|Editor's Picks Opportunities|
Home > Article
Good news: Demand for many IT skills will increase well into the next decade. In fact, according to the latest figures from the Department of Labor's Bureau of Labor Statistics, many IT occupations will be at the leading edge of job growth - in terms of both demand for specific occupations, as well as sheer job volume - for at least a decade.
The BLS study, which comes in the form of its Occupational Outlook Handbook, is "the market standard in job projections," says Dr. Ray Panko, professor of IT management at the University of Hawaii Shidler College of Business. The latest report, covering 2006 - 2016, is especially interesting because it's the first BLS study which "fully reflects the dot-com bust and recovery, and takes offshoring into account," Panko says. Even after accounting for those factors, "the BLS again predicts robust job growth for IT occupations."
Still, IT isn't quite the juggernaut it has been previously. According to the BLS, IT "growth is projected to be slower than it was during the previous decade, as the software industry matures and as routine work is increasingly outsourced abroad." Even so, the slowdown is relative, as IT jobs "are projected to grow more than twice as fast as the average for all occupations."
What's the takeaway? According to Panko, "this projection should continue to comfort IT students and students who are thinking of growing into IT careers," not to mention techies with visions of career advancement.
Strong Demand for Analysts
Which skills are most in demand? The BLS says the fastest growing IT occupations will be network systems and data communications analysts, computer software engineers, systems analysts, and network and systems administrators. Interestingly, some careers face declining demand - most notably, computer programmers.
But fear not for the state of programming. "These are plain vanilla programming jobs. Software engineering jobs will grow rapidly," Panko believes. In other words, companies increasingly want developers who don't just sling code, but who solve business problems.
Still Required: Proper Preparation
While the BLS results will likely reassure IT career watchers, "there's much the BLS data doesn't say," warns Dr. Leon Kappelman, professor of information systems at the University of North Texas College of Business, and co-chair of the SIM Enterprise Architecture Working Group. For starters, long-term IT career success demands more than just technology talent. "Specific tech skills matter, but they're like table stakes - they might get you to the table, but you may not get to play, or last if you do."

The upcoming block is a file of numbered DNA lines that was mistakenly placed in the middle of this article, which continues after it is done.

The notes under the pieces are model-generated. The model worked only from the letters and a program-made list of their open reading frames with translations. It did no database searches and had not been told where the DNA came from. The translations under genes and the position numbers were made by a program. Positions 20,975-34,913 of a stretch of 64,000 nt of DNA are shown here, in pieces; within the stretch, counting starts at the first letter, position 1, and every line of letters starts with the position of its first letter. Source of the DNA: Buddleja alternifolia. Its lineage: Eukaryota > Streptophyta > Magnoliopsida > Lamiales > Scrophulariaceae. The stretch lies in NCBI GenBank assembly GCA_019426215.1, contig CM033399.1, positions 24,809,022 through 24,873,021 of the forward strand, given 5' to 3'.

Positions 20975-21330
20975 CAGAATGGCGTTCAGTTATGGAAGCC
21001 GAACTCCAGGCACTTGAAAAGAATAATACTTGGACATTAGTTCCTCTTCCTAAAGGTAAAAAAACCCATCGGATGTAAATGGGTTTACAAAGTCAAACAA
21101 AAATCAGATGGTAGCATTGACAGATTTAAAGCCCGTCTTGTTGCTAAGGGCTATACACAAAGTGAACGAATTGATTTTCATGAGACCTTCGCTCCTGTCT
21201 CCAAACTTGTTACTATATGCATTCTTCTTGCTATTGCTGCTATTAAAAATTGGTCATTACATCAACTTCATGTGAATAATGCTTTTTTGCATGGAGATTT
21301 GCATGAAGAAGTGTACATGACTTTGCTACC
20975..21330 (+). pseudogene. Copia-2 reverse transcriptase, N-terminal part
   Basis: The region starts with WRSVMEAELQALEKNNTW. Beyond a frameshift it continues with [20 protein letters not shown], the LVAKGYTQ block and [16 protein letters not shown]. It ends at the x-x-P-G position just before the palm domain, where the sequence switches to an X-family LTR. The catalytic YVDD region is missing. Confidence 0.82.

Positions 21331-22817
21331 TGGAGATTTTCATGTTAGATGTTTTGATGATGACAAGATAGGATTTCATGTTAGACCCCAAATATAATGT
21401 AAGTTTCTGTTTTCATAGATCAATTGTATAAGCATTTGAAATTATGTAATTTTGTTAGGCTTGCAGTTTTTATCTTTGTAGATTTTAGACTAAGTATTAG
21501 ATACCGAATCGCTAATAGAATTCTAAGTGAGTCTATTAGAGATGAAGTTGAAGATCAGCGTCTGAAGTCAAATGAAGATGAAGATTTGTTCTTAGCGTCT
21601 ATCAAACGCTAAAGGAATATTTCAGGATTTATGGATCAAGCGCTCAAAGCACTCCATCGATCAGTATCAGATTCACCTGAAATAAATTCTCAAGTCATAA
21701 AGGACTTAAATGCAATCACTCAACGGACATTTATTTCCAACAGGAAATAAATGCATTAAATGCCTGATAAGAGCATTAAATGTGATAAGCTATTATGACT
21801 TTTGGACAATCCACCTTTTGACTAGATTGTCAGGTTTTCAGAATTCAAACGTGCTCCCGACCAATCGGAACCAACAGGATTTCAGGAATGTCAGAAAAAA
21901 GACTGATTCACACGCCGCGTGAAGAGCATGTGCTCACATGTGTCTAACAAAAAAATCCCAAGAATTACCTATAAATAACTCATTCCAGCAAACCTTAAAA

Which skills, then, will help technology workers succeed? A
recent study conducted for
While technology workers can consider this as a list of skills to master for job success, Kappelman has a pointed analysis of what the results say about the current state of IT: "After 60 years - and over 30 since Fred Brooks pointed out that analysis is the essence of IT - IT people still basically suck at communications and systems analysis," he says. "This is why we see problem solving, communication, collaboration and teams, and business analysis high on top of the IT skills list."
Channel the Big Picture
To succeed in IT, Kappelman recommends thinking beyond mastering technical or communication skills. "The biggest hole in the IT skill set today, and for that matter management capabilities in general, is the ability to grasp the big picture and all of the connections," he says. Of course, tracking the big picture can be quite complicated, which is why he predicts a continuing, strong demand for enterprise architects (a.k.a. analysts) who can model the enterprise and facilitate better business and IT collaboration.
So, technology workers today have a choice between helping drive business strategy, or just playing IT mechanic. "We will always need great IT mechanics, but I'd like to see IT have a seat at the strategic management table too," says Kappelman.
Of course, industry watchers have been arguing this for some time. Unfortunately, "the trend the last five to six years has not been favorable," Kappelman observes. "Perhaps too many senior managers - and perhaps IT people too - bought into the 'IT's just a commodity' theory. Guess they haven't seen what Google, Amazon, Goldman Sachs, and others have been up to since then."Mathew Schwartz is a freelance business and technology journalist based in Pennsylvania.
Google Web Search
Didn't see what you were looking for?
powered by Google